Wilcox’s methods are a mixture of precise planning and an openness to risk and happenstance that requires a little bravery. “I find pleasure in the paradox of following and leading at the same time,” he says, “leaving the doors open for accidents to happen.” Many lovers of painting will contend that the best paintings are full of so-called “accidents,” yet most painters will insist that it takes expertise to create the conditions where such “magic” can occur. “In the finished paintings, every mark is essential,” Wilcox says, meaning that nothing we are seeing is wholly unintended. In a painting entitled The Creative and The Receptive, for example, there is floor schmutz—marks from the artist’s knees—amid vast areas of empty, quiet, restraint. It is precisely this tension between the exacting and cautious repetitiveness of Wilcox’s central imagery and the variations—in terms of material, technique, and mark-making—within those iterations that makes these works so visually compelling. Elegant , rich, and sophisticated, the paintings lay bare the artist’s competing halves: the desire to expose versus the desire to hide, and the maximalist ornamentation of his ingrained Catholicism versus the practiced, minimalist tendencies of his Zen beliefs. This body of work, which is substantial but not yet completed, was scheduled to be exhibited this month at Quappi Projects, but the gallery’s unexpected closure has put those plans on hold. Wilcox, who has previously shown at Louisville galleries Quappi Projects, Kore Gallery, Tim Faulkner Gallery, and New Orleans’ Spillman Blackwell, is continuing to complete the paintings in hopes that the gallery will reopen or another white-walled space becomes available.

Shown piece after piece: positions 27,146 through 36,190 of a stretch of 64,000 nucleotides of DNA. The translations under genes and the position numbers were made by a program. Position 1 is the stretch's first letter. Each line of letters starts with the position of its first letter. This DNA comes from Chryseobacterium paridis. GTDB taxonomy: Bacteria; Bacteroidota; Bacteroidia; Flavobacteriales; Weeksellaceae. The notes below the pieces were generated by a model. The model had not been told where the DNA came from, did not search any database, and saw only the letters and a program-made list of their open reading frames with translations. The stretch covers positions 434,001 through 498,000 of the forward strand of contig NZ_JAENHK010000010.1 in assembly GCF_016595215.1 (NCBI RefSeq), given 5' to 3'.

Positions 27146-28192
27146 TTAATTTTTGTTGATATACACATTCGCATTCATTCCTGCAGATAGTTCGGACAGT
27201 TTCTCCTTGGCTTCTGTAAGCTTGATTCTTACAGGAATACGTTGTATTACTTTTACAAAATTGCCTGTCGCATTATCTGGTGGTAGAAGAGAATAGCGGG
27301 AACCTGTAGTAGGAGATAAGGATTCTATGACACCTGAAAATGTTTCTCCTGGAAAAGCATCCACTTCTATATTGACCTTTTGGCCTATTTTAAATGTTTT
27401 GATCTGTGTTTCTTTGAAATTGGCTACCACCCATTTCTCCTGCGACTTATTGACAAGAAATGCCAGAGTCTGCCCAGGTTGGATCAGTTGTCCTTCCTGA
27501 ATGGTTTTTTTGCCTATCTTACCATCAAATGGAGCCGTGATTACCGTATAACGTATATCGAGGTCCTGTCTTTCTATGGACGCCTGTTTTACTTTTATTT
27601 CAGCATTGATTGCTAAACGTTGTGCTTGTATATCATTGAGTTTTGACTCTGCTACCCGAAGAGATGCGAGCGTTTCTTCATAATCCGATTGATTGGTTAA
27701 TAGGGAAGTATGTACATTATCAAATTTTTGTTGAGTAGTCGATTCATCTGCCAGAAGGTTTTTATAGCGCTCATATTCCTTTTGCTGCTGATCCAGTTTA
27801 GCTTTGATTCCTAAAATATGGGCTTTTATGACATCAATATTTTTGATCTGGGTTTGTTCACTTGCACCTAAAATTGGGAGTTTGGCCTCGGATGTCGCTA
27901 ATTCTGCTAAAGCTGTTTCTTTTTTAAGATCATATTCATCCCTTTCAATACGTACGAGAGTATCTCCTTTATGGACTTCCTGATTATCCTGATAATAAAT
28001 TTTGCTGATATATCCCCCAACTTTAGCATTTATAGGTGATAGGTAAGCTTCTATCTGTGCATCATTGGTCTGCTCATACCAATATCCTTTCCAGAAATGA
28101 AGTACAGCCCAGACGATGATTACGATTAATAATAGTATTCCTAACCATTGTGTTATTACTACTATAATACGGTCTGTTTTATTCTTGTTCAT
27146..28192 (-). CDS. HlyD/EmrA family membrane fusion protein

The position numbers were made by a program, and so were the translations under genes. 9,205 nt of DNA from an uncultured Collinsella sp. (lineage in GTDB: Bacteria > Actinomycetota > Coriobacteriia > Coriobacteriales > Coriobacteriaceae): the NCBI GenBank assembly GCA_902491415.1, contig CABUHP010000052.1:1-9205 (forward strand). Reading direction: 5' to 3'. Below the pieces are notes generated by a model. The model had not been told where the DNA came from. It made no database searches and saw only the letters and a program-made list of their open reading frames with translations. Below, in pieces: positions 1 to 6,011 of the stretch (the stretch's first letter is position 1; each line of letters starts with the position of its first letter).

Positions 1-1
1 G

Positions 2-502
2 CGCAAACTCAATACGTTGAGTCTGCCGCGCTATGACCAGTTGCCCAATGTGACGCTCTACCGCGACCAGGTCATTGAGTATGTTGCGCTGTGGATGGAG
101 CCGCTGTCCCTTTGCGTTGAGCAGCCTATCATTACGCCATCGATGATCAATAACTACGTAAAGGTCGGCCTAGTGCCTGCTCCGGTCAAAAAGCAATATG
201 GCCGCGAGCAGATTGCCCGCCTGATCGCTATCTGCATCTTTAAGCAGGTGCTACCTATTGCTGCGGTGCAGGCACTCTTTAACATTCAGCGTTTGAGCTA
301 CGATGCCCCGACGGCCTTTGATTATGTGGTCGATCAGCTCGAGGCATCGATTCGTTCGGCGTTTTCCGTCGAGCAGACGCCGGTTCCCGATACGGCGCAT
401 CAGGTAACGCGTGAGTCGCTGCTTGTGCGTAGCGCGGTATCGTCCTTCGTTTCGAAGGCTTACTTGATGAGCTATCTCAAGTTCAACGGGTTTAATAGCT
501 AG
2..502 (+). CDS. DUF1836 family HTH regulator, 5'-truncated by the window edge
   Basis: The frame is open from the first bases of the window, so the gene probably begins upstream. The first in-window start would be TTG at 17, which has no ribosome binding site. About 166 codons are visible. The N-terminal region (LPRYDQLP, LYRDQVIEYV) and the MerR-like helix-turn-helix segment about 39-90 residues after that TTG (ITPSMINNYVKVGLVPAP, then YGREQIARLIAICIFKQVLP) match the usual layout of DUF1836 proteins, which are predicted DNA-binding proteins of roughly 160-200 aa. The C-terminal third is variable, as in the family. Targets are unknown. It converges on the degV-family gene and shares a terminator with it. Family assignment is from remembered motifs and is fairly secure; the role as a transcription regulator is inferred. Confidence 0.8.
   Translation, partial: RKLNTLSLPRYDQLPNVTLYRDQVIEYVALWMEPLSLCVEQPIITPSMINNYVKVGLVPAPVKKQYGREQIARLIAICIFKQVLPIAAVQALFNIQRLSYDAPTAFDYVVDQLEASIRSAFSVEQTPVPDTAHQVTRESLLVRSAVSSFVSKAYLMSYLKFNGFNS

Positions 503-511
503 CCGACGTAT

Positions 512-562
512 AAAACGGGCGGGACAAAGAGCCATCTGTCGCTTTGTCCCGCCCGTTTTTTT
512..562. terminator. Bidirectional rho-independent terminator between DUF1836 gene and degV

Wilcox possesses great reverence for the examined life. His creative impulses are driven by the search for and fulfillment of authenticity and truth; this also serves as a rubric for how he lives his life. Although his work is serious, it isn’t somber, and his reflectiveness comes not from a place of self-importance but rather a sincere respect for the experience and sacredness of existence. It is humility rather than hubris that compels him to place himself at the center of his practice. Wilcox’s artwork reflects his introspection: the work unfolds, broadens, becomes deeper, because he is unfolding. The two cannot be separated. This January, Wilcox will turn forty. He is old enough now to know that the process of coming to know oneself, to love oneself, is akin to learning how to be an artist: it is ongoing and ever-expansive. There is simply no arrival, no point at which one knows and understands all; in an age of increasing self-assuredness, ideological rigidity, and zealous dogmatism, we’d do well to remember that this credo applies to artists and non-artists alike. Close examination naturally brings disruption and discomfort, but from those struggles comes betterment, understanding, and higher truths.